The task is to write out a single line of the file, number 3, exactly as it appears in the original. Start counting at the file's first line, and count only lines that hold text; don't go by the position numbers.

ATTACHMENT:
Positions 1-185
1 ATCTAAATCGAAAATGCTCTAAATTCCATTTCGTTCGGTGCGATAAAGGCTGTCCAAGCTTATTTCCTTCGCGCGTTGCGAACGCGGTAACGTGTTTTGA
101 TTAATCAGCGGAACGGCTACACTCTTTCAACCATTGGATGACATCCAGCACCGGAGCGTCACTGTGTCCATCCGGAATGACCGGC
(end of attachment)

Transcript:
101 TTAATCAGCGGAACGGCTACACTCTTTCAACCATTGGATGACATCCAGCACCGGAGCGTCACTGTGTCCATCCGGAATGACCGGC